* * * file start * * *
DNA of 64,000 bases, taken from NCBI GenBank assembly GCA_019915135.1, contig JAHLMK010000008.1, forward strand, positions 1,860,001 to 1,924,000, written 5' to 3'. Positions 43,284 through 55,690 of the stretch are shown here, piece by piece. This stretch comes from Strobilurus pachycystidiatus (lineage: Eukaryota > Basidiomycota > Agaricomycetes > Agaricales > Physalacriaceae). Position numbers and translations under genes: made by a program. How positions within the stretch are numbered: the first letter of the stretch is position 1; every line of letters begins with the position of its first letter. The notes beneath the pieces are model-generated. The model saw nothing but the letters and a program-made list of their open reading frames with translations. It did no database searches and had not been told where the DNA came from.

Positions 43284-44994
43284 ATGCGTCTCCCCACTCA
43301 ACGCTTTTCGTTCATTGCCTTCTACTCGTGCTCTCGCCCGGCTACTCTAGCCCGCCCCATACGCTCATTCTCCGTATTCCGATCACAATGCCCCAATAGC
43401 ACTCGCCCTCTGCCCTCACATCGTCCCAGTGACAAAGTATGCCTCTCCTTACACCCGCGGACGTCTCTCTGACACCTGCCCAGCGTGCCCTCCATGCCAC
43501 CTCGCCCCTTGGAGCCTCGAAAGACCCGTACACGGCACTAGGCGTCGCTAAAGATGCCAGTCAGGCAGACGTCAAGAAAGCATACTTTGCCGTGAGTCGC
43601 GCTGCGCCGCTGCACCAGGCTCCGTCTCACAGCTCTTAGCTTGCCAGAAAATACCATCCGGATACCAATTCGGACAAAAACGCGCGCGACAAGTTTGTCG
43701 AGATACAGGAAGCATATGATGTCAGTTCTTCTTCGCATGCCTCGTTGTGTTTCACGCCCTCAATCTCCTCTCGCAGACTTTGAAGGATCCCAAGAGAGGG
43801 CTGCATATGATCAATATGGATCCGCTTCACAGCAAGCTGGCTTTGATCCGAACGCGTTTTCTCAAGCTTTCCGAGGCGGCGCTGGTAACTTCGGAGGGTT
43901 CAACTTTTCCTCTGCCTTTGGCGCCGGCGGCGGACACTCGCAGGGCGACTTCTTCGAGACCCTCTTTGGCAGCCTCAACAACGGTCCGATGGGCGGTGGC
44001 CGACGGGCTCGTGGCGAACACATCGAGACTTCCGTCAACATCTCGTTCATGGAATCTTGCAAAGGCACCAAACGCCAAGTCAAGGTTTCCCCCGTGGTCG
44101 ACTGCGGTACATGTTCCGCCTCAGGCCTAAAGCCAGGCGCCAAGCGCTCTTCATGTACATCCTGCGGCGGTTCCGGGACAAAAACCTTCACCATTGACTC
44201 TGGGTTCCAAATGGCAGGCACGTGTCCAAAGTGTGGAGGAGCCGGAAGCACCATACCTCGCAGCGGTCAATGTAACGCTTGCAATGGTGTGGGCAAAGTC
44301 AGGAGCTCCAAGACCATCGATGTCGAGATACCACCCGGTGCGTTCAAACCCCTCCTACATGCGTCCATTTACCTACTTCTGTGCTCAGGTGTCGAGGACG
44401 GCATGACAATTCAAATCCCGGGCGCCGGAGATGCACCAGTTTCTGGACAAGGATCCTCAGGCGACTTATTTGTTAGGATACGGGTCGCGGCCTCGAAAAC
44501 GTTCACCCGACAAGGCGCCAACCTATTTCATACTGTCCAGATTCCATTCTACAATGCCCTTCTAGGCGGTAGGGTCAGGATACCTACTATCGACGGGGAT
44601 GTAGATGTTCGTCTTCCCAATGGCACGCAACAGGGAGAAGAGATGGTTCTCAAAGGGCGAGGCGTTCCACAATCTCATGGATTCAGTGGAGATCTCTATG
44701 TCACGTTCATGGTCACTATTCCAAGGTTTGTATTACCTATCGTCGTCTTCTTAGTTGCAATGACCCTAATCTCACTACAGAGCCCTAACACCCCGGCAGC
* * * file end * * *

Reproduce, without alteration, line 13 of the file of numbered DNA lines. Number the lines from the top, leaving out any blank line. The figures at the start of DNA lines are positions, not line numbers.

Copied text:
44201 TGGGTTCCAAATGGCAGGCACGTGTCCAAAGTGTGGAGGAGCCGGAAGCACCATACCTCGCAGCGGTCAATGTAACGCTTGCAATGGTGTGGGCAAAGTC